No trace of the Boeing 777 has been found nearly four weeks after it vanished in the early hours of March 8 on a flight from Kuala Lumpur to Beijing with 239 people on board.
Ten planes and nine ships were involved in search operations Thursday, scouring the ocean far off Australia's southwest corner where investigators believe the plane may have ended up after unknown events occurred on board.
Najib, whose government has been harshly criticized by some victims' families for giving sometimes conflicting information about the flight and for the slow pace of the investigation, said everyone involved in the search is thinking of the families of victims who are waiting desperately for news.
"I know that until we find the plane, many families cannot start to grieve," Najib said. "I cannot imagine what they are going through. But I can promise them that we will not give up.
"We want to provide comfort to the families and we will not rest until answers are indeed found. In due time, we will provide a closure for this event," he said.
Najib met with Abbott at the Australian base near Perth that is serving as the hub for the multinational search effort. They were briefed by Angus Houston, the head of a joint agency overseeing the search.
Although Australia is coordinating the ocean search, the investigation into the tragedy ultimately remains Malaysia's responsibility. Najib said Australia had agreed to be an "accredited representative in the investigation," and would work with Malaysia on a comprehensive agreement on the search.
On Wednesday, officials warned the investigation may never fully answer why the airliner disappeared. A dearth of information has plagued investigators from the moment the plane's transponders, which make the plane visible to commercial radar, were shut off.
Military radar picked up the jet just under an hour later, way off course on the other side of the Malay Peninsula. Authorities say that until then, its "movements were consistent with deliberate action by someone on the plane," but have not ruled out anything, including mechanical error.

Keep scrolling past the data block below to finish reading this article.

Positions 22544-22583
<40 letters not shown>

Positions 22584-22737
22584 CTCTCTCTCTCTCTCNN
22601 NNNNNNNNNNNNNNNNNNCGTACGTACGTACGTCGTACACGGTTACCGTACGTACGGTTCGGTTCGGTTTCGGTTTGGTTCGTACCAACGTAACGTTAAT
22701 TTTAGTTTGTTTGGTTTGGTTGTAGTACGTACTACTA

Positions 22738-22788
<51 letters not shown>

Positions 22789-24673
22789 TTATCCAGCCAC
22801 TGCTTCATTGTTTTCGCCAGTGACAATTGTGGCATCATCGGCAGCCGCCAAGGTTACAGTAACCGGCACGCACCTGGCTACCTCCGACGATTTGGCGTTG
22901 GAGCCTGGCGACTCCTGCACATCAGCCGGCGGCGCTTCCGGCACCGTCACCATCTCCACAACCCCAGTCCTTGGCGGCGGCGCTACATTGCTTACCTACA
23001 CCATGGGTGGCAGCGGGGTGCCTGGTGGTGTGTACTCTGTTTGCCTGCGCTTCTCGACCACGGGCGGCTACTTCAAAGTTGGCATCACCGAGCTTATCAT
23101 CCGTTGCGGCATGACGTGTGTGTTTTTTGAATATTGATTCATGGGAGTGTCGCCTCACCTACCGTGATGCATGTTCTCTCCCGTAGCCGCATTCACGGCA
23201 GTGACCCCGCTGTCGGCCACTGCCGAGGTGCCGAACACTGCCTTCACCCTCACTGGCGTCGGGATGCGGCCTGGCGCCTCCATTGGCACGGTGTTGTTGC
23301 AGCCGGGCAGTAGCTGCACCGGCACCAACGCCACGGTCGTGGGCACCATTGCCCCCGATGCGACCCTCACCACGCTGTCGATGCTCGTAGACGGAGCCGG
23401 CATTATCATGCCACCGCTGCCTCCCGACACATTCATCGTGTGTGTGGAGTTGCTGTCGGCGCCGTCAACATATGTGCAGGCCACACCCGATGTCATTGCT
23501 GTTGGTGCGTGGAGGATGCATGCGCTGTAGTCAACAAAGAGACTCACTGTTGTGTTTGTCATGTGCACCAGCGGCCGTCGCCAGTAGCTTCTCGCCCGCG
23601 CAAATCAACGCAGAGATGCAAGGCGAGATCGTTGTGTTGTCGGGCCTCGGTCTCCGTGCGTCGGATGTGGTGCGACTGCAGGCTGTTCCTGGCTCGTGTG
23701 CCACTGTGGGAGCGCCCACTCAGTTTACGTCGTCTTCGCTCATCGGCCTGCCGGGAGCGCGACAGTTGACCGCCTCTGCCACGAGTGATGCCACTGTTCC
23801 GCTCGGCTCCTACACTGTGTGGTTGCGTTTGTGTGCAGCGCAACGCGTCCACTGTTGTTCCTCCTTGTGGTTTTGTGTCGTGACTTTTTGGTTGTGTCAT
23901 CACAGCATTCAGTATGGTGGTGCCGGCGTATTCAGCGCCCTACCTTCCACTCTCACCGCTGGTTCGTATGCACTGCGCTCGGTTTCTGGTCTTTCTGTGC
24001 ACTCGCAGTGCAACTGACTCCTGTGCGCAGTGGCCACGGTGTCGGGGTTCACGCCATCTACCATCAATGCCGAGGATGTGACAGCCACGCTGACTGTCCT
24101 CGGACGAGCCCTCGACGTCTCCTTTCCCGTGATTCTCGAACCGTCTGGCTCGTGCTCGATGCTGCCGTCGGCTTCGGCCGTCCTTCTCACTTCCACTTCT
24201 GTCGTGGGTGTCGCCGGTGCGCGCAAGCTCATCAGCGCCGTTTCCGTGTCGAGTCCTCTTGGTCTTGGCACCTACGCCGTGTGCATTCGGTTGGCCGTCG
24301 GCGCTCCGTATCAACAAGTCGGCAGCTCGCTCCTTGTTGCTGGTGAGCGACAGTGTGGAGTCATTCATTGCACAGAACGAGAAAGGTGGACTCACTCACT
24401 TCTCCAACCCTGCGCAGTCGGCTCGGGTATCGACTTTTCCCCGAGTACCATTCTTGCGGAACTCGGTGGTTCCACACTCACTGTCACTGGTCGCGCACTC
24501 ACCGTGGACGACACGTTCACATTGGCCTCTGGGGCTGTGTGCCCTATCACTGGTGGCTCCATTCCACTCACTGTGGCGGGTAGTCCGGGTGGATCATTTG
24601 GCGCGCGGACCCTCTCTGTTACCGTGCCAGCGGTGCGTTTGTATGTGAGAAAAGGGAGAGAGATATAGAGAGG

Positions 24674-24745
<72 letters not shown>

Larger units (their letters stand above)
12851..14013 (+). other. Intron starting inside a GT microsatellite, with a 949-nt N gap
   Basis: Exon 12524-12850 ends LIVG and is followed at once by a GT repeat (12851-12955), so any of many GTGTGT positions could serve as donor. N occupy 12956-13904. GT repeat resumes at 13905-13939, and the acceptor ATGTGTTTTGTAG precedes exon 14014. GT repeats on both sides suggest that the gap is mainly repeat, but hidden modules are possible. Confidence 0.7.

Police are investigating the pilots and crew for any evidence suggesting they may have hijacked or sabotaged the plane. The backgrounds of the passengers have been checked by investigators and nothing suspicious has been found.
The search for the plane began over the Gulf of Thailand and South China Sea, where its last voice communications were, and then shifted west to the Strait of Malacca. Experts then analyzed hourly satellite "handshakes" between the plane and a satellite and now believe it crashed somewhere in the southern Indian Ocean.
Thursday's search zone was a 223,000-square kilometer (86,000-square mile) patch of ocean 1,680 kilometers (1,040 miles) northwest of Perth, part of a larger area crews have been scouring since last week.
The British navy's HMS Echo reported one alert as it searched for sonic transmissions from the missing plane's flight data recorder, but it was quickly discounted as a false alarm, the Joint Agency Coordination Center overseeing the search said Thursday.
False alerts can come from animals such as whales, or interference from shipping noise.
No confirmed trace of the plane's wreckage has been found. Houston has said there is no timeframe for ending the search, but acknowledged a new approach will eventually be needed if nothing turns up.